Volume 94, Issue 91

Wednesday, March 14, 2001


Students' films get a showcase

Film sends mixed message

TVO documnetary attempts to find Asian man

Buried Treasure

Film sends mixed message

Photo By Phillip V. Caruso
YOU POINTIN' AT ME?! Everyone's favourite tough guy, Robert De Niro, stars in the action thriller that feels much longer than it would have you believe, 15 Minutes.

15 Minutes
Starring: Robert DeNiro, Edward Burns, Kelsey Grammer
Directed By: John Herzfeld

By Andrea Chiu
Gazette Staff

With an onslaught of youth violence in past weeks, the question of responsibility has once again flooded the mass media. Fingers often point to controversial music lyrics, troubled North American families and other pressures of today's society.

In 15 Minutes, writer-director John Herzfeld takes a critical look at how the media's ability to create fame can perpetuate violence and crime on its own.

The film begins with two Eastern European men, Emil and Oleg, who are visiting America for the first time. Emil's main concern is to see old friends who owe him money, while Oleg is fascinated with American movies. As soon as they arrive in New York, the men steal a video camera, commit a horrendously violent double murder and set fire to the victims' apartment.

The homicide and arson brings together police officer Eddie Flemming (Robert DeNiro) and a young Jordy Warsaw (Edward Burns.) The case allows Flemming to take Warsaw under his wing as they attempt to track down Emil and Oleg, who end up going on a mad rampage through the city, with their camera in hand to capture all the action.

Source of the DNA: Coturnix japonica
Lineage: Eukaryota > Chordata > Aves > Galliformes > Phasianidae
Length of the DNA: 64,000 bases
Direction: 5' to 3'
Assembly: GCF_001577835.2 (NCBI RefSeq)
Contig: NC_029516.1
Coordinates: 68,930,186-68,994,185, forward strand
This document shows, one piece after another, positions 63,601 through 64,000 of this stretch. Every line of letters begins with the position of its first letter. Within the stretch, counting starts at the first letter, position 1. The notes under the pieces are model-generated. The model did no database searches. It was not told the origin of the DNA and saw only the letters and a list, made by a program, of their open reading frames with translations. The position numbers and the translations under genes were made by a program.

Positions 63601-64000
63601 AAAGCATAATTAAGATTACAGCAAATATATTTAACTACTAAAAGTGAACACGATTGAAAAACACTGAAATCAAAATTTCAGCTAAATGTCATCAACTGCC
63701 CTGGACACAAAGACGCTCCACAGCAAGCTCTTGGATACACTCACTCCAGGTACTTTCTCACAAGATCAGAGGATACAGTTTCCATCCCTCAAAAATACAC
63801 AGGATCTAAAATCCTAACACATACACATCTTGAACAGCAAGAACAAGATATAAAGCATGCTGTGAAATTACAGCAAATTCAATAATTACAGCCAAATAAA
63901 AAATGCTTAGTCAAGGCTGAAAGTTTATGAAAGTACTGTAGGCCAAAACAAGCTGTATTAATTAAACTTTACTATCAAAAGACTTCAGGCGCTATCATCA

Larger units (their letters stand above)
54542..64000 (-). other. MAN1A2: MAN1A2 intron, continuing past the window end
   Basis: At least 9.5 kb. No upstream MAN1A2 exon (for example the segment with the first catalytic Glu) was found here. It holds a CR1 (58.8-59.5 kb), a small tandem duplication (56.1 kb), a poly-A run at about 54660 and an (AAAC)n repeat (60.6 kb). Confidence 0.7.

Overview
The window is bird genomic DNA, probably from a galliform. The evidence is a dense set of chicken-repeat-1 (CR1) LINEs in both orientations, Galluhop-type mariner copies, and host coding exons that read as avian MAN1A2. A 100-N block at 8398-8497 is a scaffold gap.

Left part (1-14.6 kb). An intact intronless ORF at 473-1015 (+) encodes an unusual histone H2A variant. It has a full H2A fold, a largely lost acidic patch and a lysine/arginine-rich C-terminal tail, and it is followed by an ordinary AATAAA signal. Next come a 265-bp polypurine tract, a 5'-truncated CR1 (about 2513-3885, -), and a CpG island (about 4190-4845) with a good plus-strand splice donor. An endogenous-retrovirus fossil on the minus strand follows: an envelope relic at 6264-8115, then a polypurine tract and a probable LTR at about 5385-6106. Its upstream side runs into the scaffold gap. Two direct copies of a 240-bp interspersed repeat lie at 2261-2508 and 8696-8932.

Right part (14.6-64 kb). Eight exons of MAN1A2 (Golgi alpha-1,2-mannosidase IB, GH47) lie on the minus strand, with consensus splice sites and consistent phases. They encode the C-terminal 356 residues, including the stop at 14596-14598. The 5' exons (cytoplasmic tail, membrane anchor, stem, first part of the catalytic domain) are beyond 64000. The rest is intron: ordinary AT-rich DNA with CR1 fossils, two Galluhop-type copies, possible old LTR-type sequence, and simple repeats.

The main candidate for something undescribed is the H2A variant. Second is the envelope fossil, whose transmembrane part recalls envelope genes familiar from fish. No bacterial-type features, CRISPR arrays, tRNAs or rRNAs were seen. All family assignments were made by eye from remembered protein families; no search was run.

Things get personal and out of control when the criminals devise a plan to cheat the law and earn their own 15 minutes of fame by taking advantage of the blood thirsty media.

Although the cast is composed of solid actors, Herzfeld opted for more action than substantial character development. The role of officer Flemming is not a stretch for DeNiro, as he's played similar roles in the past. Fortunately, DeNiro manages to slip in some humourous moments and dimensionality in his scenes with Melina Kanakaredes, who plays his reporter-girlfriend, Nicolette Karas.

Burns, on the other hand, is best known for his small budget film, The Brothers McMullen. Since that film's popular debut in 1995, he has earned heartthrob status. Despite those pretty boy looks, Burns fails to create much presence in 15 Minutes as the kindhearted fire marshall.

The supporting cast, including Frasier's Kelsey Grammer and Providence's Kanakaredes, is considerably strong. Grammer is solid as the selfish tabloid news anchor Robert Hawkins, yet he seems to struggle with his transition to the big screen. Kanakaredes is charming as Nicolette, but unfortunately her role is too small for anyone to take much notice.

Perhaps the nicest surprise is the North American debut of European actors Karel Roden and Oleg Taktarov. Playing the role of evil Emil, Roden is convincingly psychotic, while Taktarov is subtly effective and entertaining as his cameraman sidekick.

The use of camcorder footage is a positive addition to action movies' often monotonous cinematography, but at times the director almost goes overboard with too many shaky shots that come close to The Blair Witch Project on the motion sickness scale.

Adding to the feeling of nausea is the ridiculous amount of violence in 15 Minutes. It's a script with some original ideas, but at the same time, it lacks the interesting elements of surprise which set good action movies apart from the large pool of mediocre ones.

Moreover, being a film that criticizes media for sensationalizing violent crime, 15 Minutes ironically becomes a victim of itself by being too aggressive and thereby, ineffective.

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Copyright The Gazette 2000